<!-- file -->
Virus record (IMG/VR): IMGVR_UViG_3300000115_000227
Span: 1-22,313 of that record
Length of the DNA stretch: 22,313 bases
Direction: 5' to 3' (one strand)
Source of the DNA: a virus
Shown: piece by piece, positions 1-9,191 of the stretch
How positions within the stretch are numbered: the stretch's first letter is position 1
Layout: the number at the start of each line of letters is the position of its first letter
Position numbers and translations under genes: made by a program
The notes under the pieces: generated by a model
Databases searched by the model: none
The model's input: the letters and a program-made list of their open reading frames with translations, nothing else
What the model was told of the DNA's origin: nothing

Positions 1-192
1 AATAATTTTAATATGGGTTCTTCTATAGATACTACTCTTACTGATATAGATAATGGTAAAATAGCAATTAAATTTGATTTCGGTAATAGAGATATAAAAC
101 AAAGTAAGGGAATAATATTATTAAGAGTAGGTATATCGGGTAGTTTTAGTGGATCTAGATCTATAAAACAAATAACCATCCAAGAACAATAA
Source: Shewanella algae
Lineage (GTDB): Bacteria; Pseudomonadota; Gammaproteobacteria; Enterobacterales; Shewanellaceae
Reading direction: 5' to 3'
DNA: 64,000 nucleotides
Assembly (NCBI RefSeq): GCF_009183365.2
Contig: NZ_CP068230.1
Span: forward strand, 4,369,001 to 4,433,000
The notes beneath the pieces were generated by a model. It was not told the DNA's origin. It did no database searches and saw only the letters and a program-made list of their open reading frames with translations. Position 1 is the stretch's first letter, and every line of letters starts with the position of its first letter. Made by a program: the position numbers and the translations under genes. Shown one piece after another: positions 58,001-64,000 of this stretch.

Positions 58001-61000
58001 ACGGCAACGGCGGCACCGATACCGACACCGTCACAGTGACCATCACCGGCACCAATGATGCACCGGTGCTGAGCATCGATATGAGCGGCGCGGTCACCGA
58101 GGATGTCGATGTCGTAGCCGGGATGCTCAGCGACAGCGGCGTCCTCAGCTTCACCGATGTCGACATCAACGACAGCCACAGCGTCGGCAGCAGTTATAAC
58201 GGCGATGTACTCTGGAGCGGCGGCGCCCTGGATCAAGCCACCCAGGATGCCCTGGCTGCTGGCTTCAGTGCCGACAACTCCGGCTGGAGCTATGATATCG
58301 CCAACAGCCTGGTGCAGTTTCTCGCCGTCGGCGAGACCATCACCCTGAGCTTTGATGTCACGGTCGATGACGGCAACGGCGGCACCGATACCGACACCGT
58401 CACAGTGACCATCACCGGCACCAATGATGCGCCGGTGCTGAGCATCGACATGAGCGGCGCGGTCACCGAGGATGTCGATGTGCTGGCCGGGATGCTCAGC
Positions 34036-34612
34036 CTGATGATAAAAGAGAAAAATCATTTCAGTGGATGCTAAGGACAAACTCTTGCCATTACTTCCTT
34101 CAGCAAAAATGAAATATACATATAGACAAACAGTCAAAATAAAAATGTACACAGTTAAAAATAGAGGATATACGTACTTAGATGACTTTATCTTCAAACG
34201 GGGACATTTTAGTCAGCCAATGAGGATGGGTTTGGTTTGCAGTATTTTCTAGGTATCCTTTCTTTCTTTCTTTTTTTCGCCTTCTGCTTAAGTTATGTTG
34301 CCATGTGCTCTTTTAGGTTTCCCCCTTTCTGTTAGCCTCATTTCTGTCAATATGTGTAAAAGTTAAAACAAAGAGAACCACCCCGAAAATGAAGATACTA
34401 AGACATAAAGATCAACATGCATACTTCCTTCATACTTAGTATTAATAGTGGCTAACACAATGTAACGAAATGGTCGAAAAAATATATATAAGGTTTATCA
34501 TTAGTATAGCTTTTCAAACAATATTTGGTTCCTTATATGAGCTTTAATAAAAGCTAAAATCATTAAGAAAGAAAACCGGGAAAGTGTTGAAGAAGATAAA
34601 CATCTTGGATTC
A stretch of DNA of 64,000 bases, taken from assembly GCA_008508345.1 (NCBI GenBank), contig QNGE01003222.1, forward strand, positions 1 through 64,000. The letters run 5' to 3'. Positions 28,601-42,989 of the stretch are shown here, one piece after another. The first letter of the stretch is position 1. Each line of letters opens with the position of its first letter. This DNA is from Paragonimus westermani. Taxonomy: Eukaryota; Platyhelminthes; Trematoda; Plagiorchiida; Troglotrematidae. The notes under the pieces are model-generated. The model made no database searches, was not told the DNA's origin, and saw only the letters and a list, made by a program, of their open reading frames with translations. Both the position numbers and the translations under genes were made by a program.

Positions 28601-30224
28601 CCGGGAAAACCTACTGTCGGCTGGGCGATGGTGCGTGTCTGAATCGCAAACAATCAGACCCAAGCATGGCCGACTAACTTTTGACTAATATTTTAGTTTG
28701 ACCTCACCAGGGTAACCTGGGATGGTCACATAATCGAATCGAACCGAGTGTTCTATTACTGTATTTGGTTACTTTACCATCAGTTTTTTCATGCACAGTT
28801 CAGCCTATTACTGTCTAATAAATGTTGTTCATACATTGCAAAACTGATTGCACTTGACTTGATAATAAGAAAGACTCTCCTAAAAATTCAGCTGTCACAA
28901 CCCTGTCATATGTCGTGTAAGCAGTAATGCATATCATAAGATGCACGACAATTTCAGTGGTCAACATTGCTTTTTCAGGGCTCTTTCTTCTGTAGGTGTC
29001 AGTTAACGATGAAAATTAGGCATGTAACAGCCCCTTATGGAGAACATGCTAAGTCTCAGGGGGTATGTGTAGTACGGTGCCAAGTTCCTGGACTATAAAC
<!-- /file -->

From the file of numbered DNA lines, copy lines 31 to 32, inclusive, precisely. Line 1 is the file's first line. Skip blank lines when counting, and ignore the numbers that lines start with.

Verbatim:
Positions 34036-34612
34036 CTGATGATAAAAGAGAAAAATCATTTCAGTGGATGCTAAGGACAAACTCTTGCCATTACTTCCTT